The Magellan Maestro 4250 is equipped with an SiRFStarIII GPS chip and comes preloaded with Navteq maps of the United States, Canada, Puerto Rico, Hawaii, and Alaska. To start planning a trip, you can enter a specific address; choose a point of interest; or select a location from your address book, recently visited destinations, or favorites list. The system has the ability to calculate routes based on fastest time, shortest distance, least or most use of freeways, and toll-free roads. Alternatively, if you don’t need directions to a specific place, you can just tap the Show Map icon to get a general overview map, which can track you as you drive around the area.
The system provides guidance by way of text- and voice-guided turn-by-turn directions, plus text-to-speech functionality, which Magellan calls SayWhere, so the system will speak actual street names. There’s also a simulator mode that you can turn on to view a running demo of your trip before you actually hit the road. Maps are presented in 2D or 3D mode with day and night colors and a split-screen mode that shows the map on one side and your next maneuver on the other. For those who are interested, there is a trip computer that collects data, such as average speed, trip time, drive time, and trip distance.
So far all of the Maestro 4250 features have been pretty standard, but the unit does stand out from its competitors for one reason: voice control. While we’re seeing this technology pop up in upcoming models, such as the TomTom GO 920, this is the first model with voice commands that we’ve actually been able to test. Unlike the GO 920, the Maestro 4250 doesn’t allow you to dictate street addresses, but you can perform a limited number of tasks with the sound of your voice. This includes rerouting; finding points of interest; routing to your home address; and getting your current location, distance to destination, and roadside assistance. You can check out the Performance section for experience with this feature.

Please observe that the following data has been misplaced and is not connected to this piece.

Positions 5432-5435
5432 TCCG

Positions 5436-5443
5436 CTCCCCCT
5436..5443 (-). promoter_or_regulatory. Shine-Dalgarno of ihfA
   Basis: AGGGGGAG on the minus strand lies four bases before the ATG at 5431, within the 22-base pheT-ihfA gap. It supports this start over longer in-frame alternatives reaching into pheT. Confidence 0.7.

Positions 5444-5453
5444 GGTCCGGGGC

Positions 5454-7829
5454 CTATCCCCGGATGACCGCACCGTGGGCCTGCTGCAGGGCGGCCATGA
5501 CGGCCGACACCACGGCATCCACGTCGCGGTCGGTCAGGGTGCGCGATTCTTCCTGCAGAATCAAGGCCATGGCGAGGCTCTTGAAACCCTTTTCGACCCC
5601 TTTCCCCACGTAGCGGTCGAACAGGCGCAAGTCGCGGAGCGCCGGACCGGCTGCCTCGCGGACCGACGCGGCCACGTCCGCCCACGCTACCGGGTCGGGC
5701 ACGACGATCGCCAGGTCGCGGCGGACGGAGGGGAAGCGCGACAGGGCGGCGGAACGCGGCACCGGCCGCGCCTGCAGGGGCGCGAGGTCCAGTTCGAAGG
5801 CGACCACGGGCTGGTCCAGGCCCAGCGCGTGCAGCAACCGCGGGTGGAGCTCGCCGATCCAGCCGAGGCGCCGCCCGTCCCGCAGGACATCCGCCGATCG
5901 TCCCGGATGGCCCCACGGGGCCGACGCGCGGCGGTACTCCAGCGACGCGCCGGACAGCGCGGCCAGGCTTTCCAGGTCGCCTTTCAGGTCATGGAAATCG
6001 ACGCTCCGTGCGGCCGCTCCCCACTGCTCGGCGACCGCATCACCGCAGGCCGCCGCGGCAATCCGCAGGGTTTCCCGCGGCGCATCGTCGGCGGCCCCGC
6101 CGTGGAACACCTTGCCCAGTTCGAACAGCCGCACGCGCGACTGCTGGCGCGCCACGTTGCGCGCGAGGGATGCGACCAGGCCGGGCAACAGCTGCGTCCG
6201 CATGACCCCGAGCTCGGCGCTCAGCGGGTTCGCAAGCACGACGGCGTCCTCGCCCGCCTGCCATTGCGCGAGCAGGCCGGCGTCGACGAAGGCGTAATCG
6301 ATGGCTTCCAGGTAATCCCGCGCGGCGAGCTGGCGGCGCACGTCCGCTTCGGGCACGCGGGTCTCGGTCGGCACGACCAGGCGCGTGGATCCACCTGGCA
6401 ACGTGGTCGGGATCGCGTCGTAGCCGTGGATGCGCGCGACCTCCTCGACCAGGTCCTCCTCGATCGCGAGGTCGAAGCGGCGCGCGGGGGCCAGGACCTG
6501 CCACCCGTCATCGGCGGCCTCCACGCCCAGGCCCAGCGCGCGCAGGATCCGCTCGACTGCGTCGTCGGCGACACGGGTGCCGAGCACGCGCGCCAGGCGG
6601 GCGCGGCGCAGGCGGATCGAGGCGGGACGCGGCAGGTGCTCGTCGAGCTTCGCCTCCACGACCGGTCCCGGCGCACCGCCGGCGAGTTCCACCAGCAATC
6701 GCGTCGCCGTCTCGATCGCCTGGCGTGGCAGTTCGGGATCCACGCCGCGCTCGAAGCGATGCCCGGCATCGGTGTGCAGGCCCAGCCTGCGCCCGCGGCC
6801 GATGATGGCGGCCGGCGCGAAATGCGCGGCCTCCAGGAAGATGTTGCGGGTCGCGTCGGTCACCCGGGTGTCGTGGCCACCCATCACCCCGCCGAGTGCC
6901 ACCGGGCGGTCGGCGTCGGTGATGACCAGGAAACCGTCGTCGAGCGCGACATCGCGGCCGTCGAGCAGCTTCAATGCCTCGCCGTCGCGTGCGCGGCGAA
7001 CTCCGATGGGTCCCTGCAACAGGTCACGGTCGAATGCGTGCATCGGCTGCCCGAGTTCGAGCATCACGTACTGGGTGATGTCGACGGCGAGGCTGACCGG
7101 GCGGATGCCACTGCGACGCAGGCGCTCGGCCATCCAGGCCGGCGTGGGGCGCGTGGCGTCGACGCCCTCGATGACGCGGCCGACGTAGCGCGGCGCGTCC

Other navigation functions include automatic route recalculation, a detour function, multidestination trips, and support for traffic capabilities. Using the included car charger, which has an integrated RDS/TMC receiver, you can get real-time updates on the road conditions. Magellan includes a complimentary three-month subscription to Navteq Traffic. With it, you can find out where there is congestion, lane reductions, road work, and accidents, and the Maestro 4250 can even reroute you around the area if you have this function selected in the User Option menu.
The points of interest (POI) gets a healthy boost, increasing the number of entries from the Maestro 4040′s 4.5 million POI to 6 million. This includes all the major attractions, such as gas stations, ATMs, lodging, and restaurants by cuisine type, as well as more specialized categories, including camping grounds, golf courses, and movie theaters. While the database is extensive, we found some of the information to be out of date. For example, we did a quick scan of the restaurants around the Marina neighborhood of San Francisco, and found at least half a dozen listings that had been out of business for at least a year.